Due to labor market preferences and practices, minorities have a lower chance of obtaining employment, obtaining high-paying employment, and receiving a promotion in their current employment at each educational level (Spalter-Roth 2007; Proudford and Nkomo 2006). Even at higher education levels, minorities are exposed to high levels of discrimination (Williams et al. 2003), which reduces the protective effects of their education (Assari and Caldwell 2017; Hudson et al. 2012) and increases their risk for undesired health outcomes (Williams et al. 2003). Lower quality of education in poor, primarily Black, neighborhoods results in lower income (Card and Krueger 1992a, 1992b), which in turn brings less gains for the minority groups compared to the majority group (Frisvold and Golberstein 2013). In addition, differential treatment by the healthcare system, low availability of resources (e.g., health care), and high levels of stigma and historical mistrust, operate as barriers against use of healthcare services when needed (Jacobs et al. 2006). All these are due to structural racism and diminish the effects of the very same SES indicators on the lives of minorities compared to Whites (Bailey et al. 2017).
A growing body of research shows that education may better translate to health gain for Whites than Blacks (Assari 2018a, 2018b; Assari and Lankarani 2016a). In a study among older adults, high education had a smaller effect on changing drinking patterns for Black than Whites (Hummer and Lariscy 2011). In other studies, employment (Assari 2017a), neighborhood quality (Assari and Caldwell 2017), social contacts (Assari 2017b), income (Assari 2018c), self-efficacy (Assari 2017c, 2017d; Assari and Lankarani 2017b), affect (Assari et al. 2016b; Assari and Burgard 2015; Assari 2017e), and sleep (Assari et al. 2017) all had larger health effects for Whites than Blacks. Assari et al. (2018) used 15 years of follow-up data from the Fragile Families and Child Wellbeing Study (FFCWS)] and compared Black and White families for the protective effects of maternal education and family structure at birth on subsequent body mass index (BMI) of youth at age 15. The study revealed a race by maternal education interaction on BMI, indicating smaller protective effects of maternal education for Black compared to White families. This study was one of the first studies to show that Blacks’ diminished return also holds for transgenerational transition of SES from parents to the offspring (Assari et al. 2018).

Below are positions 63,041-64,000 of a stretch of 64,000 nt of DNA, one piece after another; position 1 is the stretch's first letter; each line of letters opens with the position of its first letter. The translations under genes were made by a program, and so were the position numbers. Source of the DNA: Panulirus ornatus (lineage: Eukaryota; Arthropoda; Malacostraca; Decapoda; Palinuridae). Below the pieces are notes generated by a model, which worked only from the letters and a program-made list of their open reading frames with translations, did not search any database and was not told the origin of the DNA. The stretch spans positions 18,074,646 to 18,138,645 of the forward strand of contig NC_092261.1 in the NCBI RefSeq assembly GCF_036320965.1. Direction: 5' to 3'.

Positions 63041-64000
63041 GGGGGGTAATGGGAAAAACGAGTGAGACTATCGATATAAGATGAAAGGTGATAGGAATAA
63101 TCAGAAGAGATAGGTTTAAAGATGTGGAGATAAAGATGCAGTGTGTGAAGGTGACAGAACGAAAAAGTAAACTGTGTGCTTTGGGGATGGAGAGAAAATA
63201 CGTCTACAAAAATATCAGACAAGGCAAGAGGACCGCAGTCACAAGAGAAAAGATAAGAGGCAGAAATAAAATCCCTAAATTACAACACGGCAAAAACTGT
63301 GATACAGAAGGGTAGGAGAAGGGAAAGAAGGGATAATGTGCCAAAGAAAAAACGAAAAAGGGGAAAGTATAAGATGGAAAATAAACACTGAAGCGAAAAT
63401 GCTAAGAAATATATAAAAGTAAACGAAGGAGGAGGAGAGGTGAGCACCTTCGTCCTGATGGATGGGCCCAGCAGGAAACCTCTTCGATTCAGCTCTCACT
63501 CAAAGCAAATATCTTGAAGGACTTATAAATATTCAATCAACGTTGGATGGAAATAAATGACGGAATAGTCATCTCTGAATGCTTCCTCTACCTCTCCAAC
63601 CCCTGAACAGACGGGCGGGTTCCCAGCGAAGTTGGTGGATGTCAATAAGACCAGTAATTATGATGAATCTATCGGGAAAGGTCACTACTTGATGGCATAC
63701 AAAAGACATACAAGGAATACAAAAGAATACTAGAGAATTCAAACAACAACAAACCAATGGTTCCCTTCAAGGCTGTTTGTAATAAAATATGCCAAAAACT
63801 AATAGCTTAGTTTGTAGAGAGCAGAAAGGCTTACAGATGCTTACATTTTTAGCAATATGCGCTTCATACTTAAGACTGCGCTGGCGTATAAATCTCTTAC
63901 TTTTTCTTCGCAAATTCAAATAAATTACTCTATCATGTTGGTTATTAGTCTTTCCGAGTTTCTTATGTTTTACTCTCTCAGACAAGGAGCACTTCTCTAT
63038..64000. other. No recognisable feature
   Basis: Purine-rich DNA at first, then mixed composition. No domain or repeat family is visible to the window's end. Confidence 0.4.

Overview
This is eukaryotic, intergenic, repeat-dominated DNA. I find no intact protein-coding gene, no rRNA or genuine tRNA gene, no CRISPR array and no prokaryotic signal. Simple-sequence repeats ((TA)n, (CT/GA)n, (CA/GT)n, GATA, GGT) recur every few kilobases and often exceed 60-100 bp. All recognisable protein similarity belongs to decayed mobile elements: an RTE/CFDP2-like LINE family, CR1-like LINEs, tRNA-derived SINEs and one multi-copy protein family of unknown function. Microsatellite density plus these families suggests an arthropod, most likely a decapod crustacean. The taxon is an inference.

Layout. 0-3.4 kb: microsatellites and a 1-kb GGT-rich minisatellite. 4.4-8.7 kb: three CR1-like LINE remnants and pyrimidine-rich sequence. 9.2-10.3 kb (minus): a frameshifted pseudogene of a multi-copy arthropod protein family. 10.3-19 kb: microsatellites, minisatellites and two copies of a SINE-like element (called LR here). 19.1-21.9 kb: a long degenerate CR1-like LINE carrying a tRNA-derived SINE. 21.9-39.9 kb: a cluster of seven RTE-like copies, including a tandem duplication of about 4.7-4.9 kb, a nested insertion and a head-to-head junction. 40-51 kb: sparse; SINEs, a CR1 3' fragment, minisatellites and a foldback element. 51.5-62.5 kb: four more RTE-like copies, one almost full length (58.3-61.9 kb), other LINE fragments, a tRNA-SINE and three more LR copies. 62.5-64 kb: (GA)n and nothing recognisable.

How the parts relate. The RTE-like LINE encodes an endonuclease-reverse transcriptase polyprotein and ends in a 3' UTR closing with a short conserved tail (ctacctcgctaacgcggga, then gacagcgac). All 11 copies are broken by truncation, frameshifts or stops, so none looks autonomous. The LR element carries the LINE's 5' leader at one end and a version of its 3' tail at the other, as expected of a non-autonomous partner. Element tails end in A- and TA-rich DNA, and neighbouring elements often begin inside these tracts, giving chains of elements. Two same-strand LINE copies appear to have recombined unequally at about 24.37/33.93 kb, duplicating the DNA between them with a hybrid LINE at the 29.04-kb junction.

To better understand the Blacks’ Diminished Return theory (Assari 2018b), defined as smaller protective effects of SES on the health of Black than White families (Assari 2018a), this study examined racial differences in the effects of highest education level of parents on a family’s ability to escape poverty (i.e., income-to-needs ratio) in a large nationally representative sample of American families with children ages 17 years or less.
2.1. Design and Setting
This cross-sectional study borrowed data from the National Survey of Children’s Health (http://www.childhealthdata.org/learn/NSCH). NSCH is sponsored by the Maternal and Child Health Bureau and the National Center for Health Statistics. NSCH is one of the state-of-the-art studies to produce national and state-level prevalence estimates of a variety of physical, emotional, and behavioral indicators of children’s health. The study also gathers data on child’s family SES, context, and neighborhood (Blumberg et al. 2012; Bramlett and Blumberg 2007; Van Dyck et al. 2004).
The NSCH protocol was approved by the CDC Institutional Review Board. All adolescents’ parents or legal guardians provided informed consent. Assent was obtained from adolescents. More information on ethical aspects of the study is available elsewhere. All procedures performed in studies involving human participants were in accordance with the ethical standards of the institutional and/or national research committee and with the 1964 Declaration of Helsinki and its later amendments or comparable ethical standards.
2.3. Samples and Sampling
NSCH used the State and Local Area Integrated Telephone Survey (SLAITS) sampling frame (Blumberg et al. 2012; Bramlett and Blumberg 2007; Van Dyck et al. 2004). SLAITS is widely used for other national studies such as the National Immunization Study. In NSCH, trained interviewers called random telephone numbers and identified households with at least one child under the age of 18. One child was randomly selected for the interview from eligible households with one or more child. NSCH also conducted interviews with one adult in the household who knew the most about the child’s health and well-being. NSCH included an overall number of 102,353 parents/caregivers and their children 0–17 years old.
2.4. Analytical Sample
This analysis was limited to and Whites and Blacks. Our analytic sample consisted of 86,537 parents of children 0–17 years old, which was composed of Whites (n = 76,403, 88.29%) and Blacks (n = 10,134, 11.71%). The current study did not exclude Hispanic Whites and Hispanic Blacks.